Jewelry designer Hart Hagerty, 30, works out of a sun-drenched studio a few blocks from her childhood home at The Confederate Home and College in Charleston, SC. Once a boarding house for women and children who had lost men in the Civil War, today it functions as a residence of sorts for artists of every ilk. “My father begged me not to make my work place public,” Hagerty tells me in the very room she was asked to keep secret. “It’s one of the few untouched places in this city, and almost everyone who lives or works here has been in Charleston for generations.” (Hagerty can trace her own lineage back to the 1700s, and her mother, a poet, rented space here in the 1990s.)
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We’re sitting on a sofa Hart purchased for $75 at a yard sale, then had reupholstered in pink velvet. Across the room, a gold antique mirror hangs over the stone fireplace, with a frayed black-and-white photo of her paternal grandmother, flanked by men in military uniform, tucked into the bottom left corner. “My grandmother was known for having these wild full-moon parties on Sullivan’s Island back in the 1960s,” Hagerty says. “Everyone would get drunk on bourbon and go swimming in the ocean.”
Hargerty comes from a long line of free-spirited women, and in Charleston, land of the polo shirt and college hoodie, you can spot her from a mile away. She typically wears white Rag & Bone t-shirts, vintage Levis, and black leather Isabel Marant belts, and she’s a walking advertisement for her cult tassel earrings. (During the 48 hours we spent together, I saw her in at least six pairs.) “Everyone in my family is an artist, so I’ve always been a little bit quirky,” she says. “And I don’t like to stay put for very long.” That restlessness is, in fact, what put her on the map. After graduating from Vanderbilit University in 2009, where she majored in Mandarin, Hagerty spent five years in Shanghai as a bilingual journalist. In 2013, she launched a modest line ofinspired by traditional Chinese designs and produced entirely by Chinese artisans. Hargerty leveraged her storytelling experience to create relatable branding (each pair of tassels comes with a care card that says, “Babes, please read before wearing your #HartEarrings) and used Instagram to give followers a look behind the scenes. The line exploded. Today, Hart ships all over the world, and tassel earrings of every color and size are propped up on white shelves and tucked into woven baskets around her studio.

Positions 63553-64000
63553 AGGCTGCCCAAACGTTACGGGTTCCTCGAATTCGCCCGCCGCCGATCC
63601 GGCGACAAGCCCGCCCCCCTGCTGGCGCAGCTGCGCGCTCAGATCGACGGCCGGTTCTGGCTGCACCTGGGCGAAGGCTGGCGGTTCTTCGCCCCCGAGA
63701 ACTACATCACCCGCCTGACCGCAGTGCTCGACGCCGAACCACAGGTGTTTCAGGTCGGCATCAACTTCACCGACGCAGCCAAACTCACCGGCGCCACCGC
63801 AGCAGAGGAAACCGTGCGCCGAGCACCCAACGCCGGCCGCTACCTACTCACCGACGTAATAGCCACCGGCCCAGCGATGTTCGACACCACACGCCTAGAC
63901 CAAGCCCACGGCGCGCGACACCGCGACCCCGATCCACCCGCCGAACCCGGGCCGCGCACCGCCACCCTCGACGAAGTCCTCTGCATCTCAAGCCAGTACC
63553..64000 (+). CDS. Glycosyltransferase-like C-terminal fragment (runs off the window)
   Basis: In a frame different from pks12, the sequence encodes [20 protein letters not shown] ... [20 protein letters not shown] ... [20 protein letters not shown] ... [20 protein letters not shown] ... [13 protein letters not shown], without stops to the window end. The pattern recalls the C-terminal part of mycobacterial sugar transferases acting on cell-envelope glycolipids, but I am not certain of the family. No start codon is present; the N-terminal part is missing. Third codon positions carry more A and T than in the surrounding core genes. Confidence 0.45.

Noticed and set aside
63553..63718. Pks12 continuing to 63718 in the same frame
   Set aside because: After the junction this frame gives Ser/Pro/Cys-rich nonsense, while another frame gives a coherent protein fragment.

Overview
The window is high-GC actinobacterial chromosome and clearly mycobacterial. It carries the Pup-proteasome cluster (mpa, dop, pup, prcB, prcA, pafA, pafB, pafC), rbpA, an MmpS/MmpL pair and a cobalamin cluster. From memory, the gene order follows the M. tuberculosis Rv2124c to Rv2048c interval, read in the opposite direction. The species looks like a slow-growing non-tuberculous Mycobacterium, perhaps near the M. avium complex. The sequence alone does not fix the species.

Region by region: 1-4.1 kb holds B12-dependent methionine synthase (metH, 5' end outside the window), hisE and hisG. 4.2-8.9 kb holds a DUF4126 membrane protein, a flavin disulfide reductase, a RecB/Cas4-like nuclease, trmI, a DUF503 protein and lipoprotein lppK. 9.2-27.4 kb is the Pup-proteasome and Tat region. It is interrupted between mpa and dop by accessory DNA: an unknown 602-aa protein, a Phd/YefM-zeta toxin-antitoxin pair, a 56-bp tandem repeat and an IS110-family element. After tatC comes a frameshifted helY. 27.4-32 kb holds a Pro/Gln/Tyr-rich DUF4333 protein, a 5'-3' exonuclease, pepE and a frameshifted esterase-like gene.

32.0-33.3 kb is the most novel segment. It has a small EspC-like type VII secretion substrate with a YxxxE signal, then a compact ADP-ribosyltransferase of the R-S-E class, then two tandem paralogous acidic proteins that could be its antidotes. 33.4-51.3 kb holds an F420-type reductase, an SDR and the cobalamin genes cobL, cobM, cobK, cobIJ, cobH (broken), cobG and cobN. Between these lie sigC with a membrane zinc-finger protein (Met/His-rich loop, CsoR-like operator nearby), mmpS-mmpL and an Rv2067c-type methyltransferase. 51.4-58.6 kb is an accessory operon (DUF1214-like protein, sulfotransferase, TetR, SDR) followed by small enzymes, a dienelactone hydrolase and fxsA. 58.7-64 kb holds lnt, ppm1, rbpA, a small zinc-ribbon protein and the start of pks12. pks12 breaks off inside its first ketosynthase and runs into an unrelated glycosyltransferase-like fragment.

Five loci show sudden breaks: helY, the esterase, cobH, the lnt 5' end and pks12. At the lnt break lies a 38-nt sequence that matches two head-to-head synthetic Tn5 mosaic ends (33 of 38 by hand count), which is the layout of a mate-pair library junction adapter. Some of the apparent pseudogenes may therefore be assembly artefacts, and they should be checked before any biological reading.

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While she’s known for her earrings, jackets are Hagerty’s first love. During her time in China, she collected traditional embroideries, textiles, and buttons, and once home, began putting them on jackets for her friends. After posting a few photos of the finished products on Instagram, Hagerty was flooded with requests for custom orders. Now her studio doubles as an atelier for bespoke outerwear. “Jackets are like these beautiful shells that you can dress up or down, and these are my highest form of creative expression to date, ” she says. “They’re also the most substantial item of clothing that would echo the value of these embroideries. I’m not in the business of just throwing a patch on something. I could never put these on jeans or t-shirts, for example. I don’t want to degrade them like that.”
The embroideries she’s referring to are handwoven by Miao minorities, the non-Han Chinese who primarily live in the provinces across Southwest China. Hagerty works directly with Miao women to source her materials, and by doing so, is helping to keep the art of hand-made needlework alive. Today, more than 90 percent of Miao embroidery on the market is machine-made.
The jackets are entirely customizable, from the inner lining (in addition to the embroideries, Hagerty also stockpiles vintage Chinese fabrics and colorful textiles from Rajasthan) to the buttons (like raw denim hand-tacked into a traditional Chinese frog knot). Choose between a green Canadian army coat or a tweed boucle “Shanghai” jacket—a modern take on Chanel—that comes in either navy, black, white, or pink. “I like to think of the jackets as canvases for whatever the heart desires,” Hagerty says. “I once put blue embroidery in a white jacket for a bride. It was a pretty inventive ‘something blue.” A local seamstress deconstructs the jacket to build the embroidery into the seams (meaning, the embroidery isn’t simply “patched on;” it’s built into the jacket for a higher-quality finish and feel).
“I keep the whole thing very personal,” says Hagerty, of her jacket-making business. “So much so that the customer has to come to my studio to have the jacket made. There’s something that gets lost when you do this over email. Plus, it’s lot more fun to have some wine and cheese together, and sort through my giant basket of textiles.”
Prices begin at $1,400, and jackets typically take four to six weeks to produce. Click through the slideshow to see the custom-made process from start to finish, and get a peek inside Hagerty’s studio.